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    On our second trip into the city we decided to visit the beautiful MajorelleGardens, in the Palmerie, before heading back into town for a local lunch.  The gardens were designed by French orientalist painter Jacques Majorelle and fell into disrepair following his death in 1962.  In 1980 it was saved from development by Yves Saint Laurent and a memorial to the visionary designer takes its place in the gardens. As well as an artists studio the gardens house a museum dedicated to Berber culture and the gardens themselves are tranquil and serene. 

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    We could not stay away from the Fellah for long. Whilst we were there we also enjoyed treatments - the Thai massage did the trick - the gym, the library, the enormous and gorgeous pool and the general chilled atmosphere of the hotel.  We only had four nights at the Fellah but a longer stay would easily be filled - the Atlas Mountains are another 60 minutes south and Essaouira on the coast is only 2 hours in the car.  Horse riding, a balloon ride over the mountains, trekking - the possibilities are endless.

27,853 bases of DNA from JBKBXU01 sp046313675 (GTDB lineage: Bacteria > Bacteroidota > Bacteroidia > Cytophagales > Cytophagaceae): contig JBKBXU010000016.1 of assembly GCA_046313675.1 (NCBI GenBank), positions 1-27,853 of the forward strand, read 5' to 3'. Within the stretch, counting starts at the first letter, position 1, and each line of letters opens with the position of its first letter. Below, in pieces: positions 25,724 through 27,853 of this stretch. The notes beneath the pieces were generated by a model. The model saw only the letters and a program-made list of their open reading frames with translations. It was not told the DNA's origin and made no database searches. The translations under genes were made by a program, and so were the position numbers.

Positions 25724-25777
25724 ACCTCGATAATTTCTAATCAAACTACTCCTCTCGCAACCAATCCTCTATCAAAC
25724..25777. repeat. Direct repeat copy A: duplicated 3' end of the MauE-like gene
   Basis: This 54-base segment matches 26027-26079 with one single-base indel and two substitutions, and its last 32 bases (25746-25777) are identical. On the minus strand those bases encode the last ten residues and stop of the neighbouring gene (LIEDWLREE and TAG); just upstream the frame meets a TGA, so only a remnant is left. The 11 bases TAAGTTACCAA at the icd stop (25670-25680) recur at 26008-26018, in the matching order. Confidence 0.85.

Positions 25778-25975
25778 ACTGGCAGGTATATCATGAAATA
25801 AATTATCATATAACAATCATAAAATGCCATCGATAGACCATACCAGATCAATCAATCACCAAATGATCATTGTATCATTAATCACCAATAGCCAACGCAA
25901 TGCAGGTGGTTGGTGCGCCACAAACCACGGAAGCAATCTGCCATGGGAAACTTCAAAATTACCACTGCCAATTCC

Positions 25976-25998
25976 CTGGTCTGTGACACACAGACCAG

The Fellah has give Marrakesh a cultural spot for families to enjoy a fascinating destination, and only a 3 hour flight away.  It offers a true sense of place and immerses guests into Moroccan culture in a five star environment whatever their age.  It's a real gem and not to be missed. Call Workham Hotels for more information: 020 7736 8287,



  2. There is a long tradition of baskets in our family (not to be confused with basket-cases). From as young as I can remember anything wicker was a ‘good thing’; we had wicker pots for plants, wicker containers in the bathroom and most memorable of all, a French market style basket that sat next to the back door ready to be used at a moments notice for shopping and the like. A practical bag that looked stylish at the same time equalled winner in the Rowe family.